Over the last few years purpose-driven leadership has received a lot of attention, and rightly so. Profitability and exceeding numerical targets remain extremely important, but for many there is no reason why they shouldn’t co-exist with a well-defined sense of purpose. Employees want to stand for something they believe in, and which positively impacts society. It doesn’t mean they are any less focused on results; in fact, it is likely they will perform much better.
As the CEO of a cybersecurity firm, I identify with this strongly. We work hard to protect organisations from malware. It’s that simple: we know that malware can cause a great deal of harm and we are here to prevent that from happening. That’s our purpose and it is a source of inspiration across our entire team.
Purpose and FDI
Prior to my career in technology, I had the privilege to work with our FDI teams across the globe while employed by the UK government. This is where I learned about purpose-driven leadership and how best to instil a high-performance culture.
Leading FDI teams outside your home country is a fascinating experience. Ultimately, you are aiming to win the lion’s share of quality inward investment in a particular market for your country. Yet most of your employees don’t share your passport – they are local hires. Why should they buy into the purpose you are so passionate about as a leader?
A bold vision
In my experience, everything starts with setting the right vision. Leadership is about being bold and acting with integrity; it’s about empowering people to reach their goals. To me, leadership starts with setting a clear vision. In the world of FDI, I’ve always felt that when you are based overseas, nothing is more important than bringing your corporate HQ’s vision to life locally. It must relate to what people in the local market care about, and that means you have to listen and understand, before you attempt to instil a vision.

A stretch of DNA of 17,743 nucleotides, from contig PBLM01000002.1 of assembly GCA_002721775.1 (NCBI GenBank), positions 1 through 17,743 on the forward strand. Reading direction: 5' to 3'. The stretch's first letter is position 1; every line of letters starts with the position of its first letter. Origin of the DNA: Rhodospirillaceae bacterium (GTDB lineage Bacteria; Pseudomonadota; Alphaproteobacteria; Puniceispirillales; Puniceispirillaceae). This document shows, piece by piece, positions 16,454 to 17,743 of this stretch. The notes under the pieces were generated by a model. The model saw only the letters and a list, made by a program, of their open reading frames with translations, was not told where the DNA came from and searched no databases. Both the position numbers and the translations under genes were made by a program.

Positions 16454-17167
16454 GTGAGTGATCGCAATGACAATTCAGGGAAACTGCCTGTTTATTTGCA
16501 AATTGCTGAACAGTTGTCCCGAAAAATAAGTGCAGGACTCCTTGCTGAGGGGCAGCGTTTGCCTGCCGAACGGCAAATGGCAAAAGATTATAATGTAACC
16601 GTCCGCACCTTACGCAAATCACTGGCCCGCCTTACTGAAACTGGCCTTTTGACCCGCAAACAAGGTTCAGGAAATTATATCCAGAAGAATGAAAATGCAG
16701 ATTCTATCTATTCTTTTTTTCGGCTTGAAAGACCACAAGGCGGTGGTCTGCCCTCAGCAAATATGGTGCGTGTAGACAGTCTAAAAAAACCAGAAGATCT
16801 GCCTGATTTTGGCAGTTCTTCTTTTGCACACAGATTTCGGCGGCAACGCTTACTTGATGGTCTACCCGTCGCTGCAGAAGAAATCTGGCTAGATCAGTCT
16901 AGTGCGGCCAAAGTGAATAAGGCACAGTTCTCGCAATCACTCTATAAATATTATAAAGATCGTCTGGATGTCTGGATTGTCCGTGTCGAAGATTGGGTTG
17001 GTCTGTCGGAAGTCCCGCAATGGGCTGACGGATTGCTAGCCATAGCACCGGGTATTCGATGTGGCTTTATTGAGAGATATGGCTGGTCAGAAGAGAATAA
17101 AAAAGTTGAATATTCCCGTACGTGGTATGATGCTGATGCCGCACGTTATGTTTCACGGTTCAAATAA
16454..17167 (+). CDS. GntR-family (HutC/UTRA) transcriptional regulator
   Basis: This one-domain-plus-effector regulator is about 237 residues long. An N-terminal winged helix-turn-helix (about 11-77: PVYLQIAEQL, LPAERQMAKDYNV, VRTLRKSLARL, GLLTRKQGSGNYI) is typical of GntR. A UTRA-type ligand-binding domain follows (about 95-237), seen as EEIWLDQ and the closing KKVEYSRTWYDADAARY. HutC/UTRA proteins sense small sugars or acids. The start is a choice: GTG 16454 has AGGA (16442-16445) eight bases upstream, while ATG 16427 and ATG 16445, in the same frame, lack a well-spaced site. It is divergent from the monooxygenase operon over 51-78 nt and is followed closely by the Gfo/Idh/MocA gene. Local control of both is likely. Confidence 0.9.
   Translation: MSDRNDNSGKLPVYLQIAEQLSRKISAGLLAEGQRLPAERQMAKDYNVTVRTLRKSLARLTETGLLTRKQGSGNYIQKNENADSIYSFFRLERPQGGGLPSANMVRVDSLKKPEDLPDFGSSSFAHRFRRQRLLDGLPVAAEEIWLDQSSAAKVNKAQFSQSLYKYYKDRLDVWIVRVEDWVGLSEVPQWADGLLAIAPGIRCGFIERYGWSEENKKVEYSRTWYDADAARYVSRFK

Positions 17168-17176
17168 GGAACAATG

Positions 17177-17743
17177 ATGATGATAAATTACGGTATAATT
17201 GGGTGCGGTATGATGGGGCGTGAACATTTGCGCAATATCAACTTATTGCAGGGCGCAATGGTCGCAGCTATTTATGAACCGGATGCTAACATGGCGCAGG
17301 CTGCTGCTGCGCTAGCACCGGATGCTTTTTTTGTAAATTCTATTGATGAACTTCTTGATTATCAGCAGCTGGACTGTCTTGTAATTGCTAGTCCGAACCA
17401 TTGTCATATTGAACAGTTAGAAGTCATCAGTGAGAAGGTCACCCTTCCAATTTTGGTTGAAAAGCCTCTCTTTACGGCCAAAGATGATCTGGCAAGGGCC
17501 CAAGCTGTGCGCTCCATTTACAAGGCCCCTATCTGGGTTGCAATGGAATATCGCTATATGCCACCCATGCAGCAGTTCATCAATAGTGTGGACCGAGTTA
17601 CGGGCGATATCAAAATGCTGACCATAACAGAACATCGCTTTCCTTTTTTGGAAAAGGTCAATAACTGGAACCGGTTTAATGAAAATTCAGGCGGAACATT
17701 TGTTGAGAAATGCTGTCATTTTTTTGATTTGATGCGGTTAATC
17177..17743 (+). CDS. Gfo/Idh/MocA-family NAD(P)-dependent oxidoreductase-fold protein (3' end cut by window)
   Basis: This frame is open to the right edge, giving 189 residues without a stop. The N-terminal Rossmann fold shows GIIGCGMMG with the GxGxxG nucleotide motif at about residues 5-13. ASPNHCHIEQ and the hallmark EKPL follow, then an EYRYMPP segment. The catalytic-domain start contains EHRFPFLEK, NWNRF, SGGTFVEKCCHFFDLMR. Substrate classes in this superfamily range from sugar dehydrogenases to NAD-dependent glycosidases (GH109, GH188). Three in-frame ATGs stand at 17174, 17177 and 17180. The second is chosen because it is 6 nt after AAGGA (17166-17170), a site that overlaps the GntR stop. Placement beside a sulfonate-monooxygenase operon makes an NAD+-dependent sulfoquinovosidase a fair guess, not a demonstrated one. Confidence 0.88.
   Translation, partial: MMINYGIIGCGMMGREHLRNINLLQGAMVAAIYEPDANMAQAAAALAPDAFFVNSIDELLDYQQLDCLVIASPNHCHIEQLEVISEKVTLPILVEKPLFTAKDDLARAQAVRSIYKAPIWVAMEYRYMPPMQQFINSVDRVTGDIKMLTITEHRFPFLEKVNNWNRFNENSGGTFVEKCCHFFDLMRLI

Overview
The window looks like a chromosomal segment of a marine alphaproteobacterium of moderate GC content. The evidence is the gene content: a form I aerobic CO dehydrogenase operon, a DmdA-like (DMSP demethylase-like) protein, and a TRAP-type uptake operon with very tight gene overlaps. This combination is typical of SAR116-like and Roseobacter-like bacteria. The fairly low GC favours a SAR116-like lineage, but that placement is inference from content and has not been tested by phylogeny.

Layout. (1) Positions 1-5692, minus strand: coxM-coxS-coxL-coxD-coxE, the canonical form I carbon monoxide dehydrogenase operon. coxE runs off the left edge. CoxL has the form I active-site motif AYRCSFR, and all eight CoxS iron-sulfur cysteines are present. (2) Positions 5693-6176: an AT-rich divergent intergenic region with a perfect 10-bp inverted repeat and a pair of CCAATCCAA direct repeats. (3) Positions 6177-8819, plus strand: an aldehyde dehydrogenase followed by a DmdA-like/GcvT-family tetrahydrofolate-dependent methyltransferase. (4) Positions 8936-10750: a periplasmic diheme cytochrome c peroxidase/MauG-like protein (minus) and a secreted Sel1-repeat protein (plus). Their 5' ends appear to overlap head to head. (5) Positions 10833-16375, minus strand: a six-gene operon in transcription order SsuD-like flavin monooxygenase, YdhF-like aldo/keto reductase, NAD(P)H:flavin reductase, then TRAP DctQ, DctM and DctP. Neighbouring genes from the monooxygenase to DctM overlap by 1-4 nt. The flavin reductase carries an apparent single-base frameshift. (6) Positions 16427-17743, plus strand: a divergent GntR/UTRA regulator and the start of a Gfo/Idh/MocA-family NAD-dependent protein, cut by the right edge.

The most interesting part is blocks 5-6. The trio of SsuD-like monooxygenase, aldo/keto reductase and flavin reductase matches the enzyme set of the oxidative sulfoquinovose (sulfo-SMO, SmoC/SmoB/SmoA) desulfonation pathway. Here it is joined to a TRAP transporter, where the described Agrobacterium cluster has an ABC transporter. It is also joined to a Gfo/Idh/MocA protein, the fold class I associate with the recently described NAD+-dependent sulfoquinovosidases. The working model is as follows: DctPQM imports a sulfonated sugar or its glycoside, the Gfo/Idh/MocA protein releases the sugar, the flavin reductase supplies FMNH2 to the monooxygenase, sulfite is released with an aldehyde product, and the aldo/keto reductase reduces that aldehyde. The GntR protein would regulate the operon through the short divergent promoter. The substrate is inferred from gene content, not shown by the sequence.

Creating care around your vision
How does your home country’s ambition to win FDI projects translate to your local teams? How can they get excited about exceeding the FDI targets you set? Well, it’s back to purpose.
It’s about seeing beyond the FDI numbers and recognising that those numbers generate jobs, wealth, trade, understanding, cultural ties and so much more.
It’s about innovation, pushing boundaries and supporting entrepreneurs. It’s about science and technology. It’s about a mission people should care about and embrace. That, to me, is the key to everything else that follows.
You can’t expect to drive your team to peak motivation if they don’t buy into your vision. Targets mean nothing if people don’t care about why they are there in the first place. Running an FDI team provides a leadership environment that is fertile ground for all these to come together successfully.
This depth of purpose in the FDI world is what I enjoy bringing to the Møller Institute’s Advanced Foreign Direct Investment Leadership Programme. Sharing experiences amongst professionals from all corners of the world is a real privilege. From target setting, to maintaining peak motivation and managing performance; from FDI performance models to stakeholder management in government and the private sector. The sessions in the programme allow both speakers and participants to discuss how to optimise FDI results.
There is always so much to cover – but for me, it’s all about leadership… and it starts with the right vision.